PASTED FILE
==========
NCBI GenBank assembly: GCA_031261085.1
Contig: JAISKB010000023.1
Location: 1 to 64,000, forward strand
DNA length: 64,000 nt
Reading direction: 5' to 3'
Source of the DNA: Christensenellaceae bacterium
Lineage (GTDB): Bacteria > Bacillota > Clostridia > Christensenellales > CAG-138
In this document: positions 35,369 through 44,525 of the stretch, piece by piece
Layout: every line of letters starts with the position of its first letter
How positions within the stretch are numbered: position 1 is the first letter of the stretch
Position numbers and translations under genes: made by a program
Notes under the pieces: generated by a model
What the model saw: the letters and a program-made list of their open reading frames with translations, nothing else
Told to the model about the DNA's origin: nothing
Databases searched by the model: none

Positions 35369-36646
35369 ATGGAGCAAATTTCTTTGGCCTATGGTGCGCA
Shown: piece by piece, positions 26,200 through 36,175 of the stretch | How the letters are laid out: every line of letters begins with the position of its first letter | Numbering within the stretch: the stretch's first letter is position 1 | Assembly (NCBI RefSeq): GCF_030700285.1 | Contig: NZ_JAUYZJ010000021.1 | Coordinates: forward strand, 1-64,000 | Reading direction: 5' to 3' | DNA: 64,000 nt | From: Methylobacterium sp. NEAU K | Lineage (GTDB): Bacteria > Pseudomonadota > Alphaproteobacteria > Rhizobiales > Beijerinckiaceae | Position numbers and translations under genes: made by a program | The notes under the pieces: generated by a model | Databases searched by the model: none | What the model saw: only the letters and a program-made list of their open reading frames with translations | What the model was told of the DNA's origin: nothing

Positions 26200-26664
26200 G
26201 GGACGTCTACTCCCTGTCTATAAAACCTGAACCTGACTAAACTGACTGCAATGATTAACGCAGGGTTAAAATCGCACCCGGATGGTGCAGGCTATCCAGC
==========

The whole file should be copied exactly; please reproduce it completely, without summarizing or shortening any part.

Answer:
NCBI GenBank assembly: GCA_031261085.1
Contig: JAISKB010000023.1
Location: 1 to 64,000, forward strand
DNA length: 64,000 nt
Reading direction: 5' to 3'
Source of the DNA: Christensenellaceae bacterium
Lineage (GTDB): Bacteria > Bacillota > Clostridia > Christensenellales > CAG-138
In this document: positions 35,369 through 44,525 of the stretch, piece by piece
Layout: every line of letters starts with the position of its first letter
How positions within the stretch are numbered: position 1 is the first letter of the stretch
Position numbers and translations under genes: made by a program
Notes under the pieces: generated by a model
What the model saw: the letters and a program-made list of their open reading frames with translations, nothing else
Told to the model about the DNA's origin: nothing
Databases searched by the model: none

Positions 35369-36646
35369 ATGGAGCAAATTTCTTTGGCCTATGGTGCGCA
Shown: piece by piece, positions 26,200 through 36,175 of the stretch | How the letters are laid out: every line of letters begins with the position of its first letter | Numbering within the stretch: the stretch's first letter is position 1 | Assembly (NCBI RefSeq): GCF_030700285.1 | Contig: NZ_JAUYZJ010000021.1 | Coordinates: forward strand, 1-64,000 | Reading direction: 5' to 3' | DNA: 64,000 nt | From: Methylobacterium sp. NEAU K | Lineage (GTDB): Bacteria > Pseudomonadota > Alphaproteobacteria > Rhizobiales > Beijerinckiaceae | Position numbers and translations under genes: made by a program | The notes under the pieces: generated by a model | Databases searched by the model: none | What the model saw: only the letters and a program-made list of their open reading frames with translations | What the model was told of the DNA's origin: nothing

Positions 26200-26664
26200 G
26201 GGACGTCTACTCCCTGTCTATAAAACCTGAACCTGACTAAACTGACTGCAATGATTAACGCAGGGTTAAAATCGCACCCGGATGGTGCAGGCTATCCAGC